TYPES OF REMOVABLE RETAINERS - which is right for me
If you have had orthodontic treatment to realign or straighten your teeth, retainers are the important next step to protect your investment in your smile.
Your dentist will advise you on which one is right for you but it helps to have an idea of the different types of retainers to inform your discussion.
Why do I need a retainer?
While there are different types of retainers, they all fulfil a very specific need – to protect your smile.
After orthodontic treatment your teeth, if left alone, may move. Wearing your retainer for the duration advised by your dentist helps to keep them where they are while giving your gums and supporting bone time to adjust.
Different types of retainers
As you and your retainer will be spending a lot of time together, it’s important to discuss with your dentist the type of retainers that will suit your individual case. If you’ve got any concerns, things you may want to ask your dentist about could be the way they look and feel, the materials used, comfort, hygiene, and whether you’ll have the flexibility to remove the retainer when you want to eat, clean it or kiss.
Read on to discover some of the pros and cons for the different types of removeable retainers. It’s not a one size fit all approach.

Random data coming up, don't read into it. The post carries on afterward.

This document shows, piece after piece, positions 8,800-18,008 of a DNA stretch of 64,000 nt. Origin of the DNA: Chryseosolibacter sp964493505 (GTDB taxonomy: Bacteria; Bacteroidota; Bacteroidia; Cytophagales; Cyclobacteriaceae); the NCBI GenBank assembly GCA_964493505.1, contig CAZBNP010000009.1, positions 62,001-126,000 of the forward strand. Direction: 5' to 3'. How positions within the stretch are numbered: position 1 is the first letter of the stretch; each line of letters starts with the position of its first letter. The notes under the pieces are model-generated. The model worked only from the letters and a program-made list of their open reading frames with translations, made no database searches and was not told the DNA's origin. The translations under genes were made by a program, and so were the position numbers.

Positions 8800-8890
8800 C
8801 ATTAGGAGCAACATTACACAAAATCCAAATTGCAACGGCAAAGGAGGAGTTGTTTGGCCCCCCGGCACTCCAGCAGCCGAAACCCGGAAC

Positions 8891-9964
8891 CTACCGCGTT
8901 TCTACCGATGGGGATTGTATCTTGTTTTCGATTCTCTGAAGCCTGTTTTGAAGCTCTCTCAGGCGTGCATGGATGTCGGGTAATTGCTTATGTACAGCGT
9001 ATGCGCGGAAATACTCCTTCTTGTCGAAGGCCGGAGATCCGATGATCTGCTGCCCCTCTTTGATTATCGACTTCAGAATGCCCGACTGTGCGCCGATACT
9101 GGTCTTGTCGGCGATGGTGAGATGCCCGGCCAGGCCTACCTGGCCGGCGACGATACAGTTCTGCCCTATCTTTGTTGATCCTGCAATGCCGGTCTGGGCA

Acrylic removable retainers
Made from a combination of metal and plastic, the removable traditional retainer can be both durable and practical when looked after. The metal clasps can allow for adjustment after the initial fitting, and these retainers may also be removed for eating. It’s also important to regularly clean the retainer as per your dentist's advice to avoid the build up of bacteria that can cause bad breath and staining.
A clear retainer, as the name suggests, are almost ‘invisible’ and won’t take the attention away from your smile.
Molded from thin plastic or polyurethane, these removeable, clear retainers are custom-fitted to your mouth.
Your dentist will provide detailed advice and guidance, however, clear retainers need replacing frequently and, like all retainers, they require regular cleaning to prevent the build up of bacteria that can cause bad breath and discoloration.
Your dentist will advise whichever retainer type is right for you and your teeth.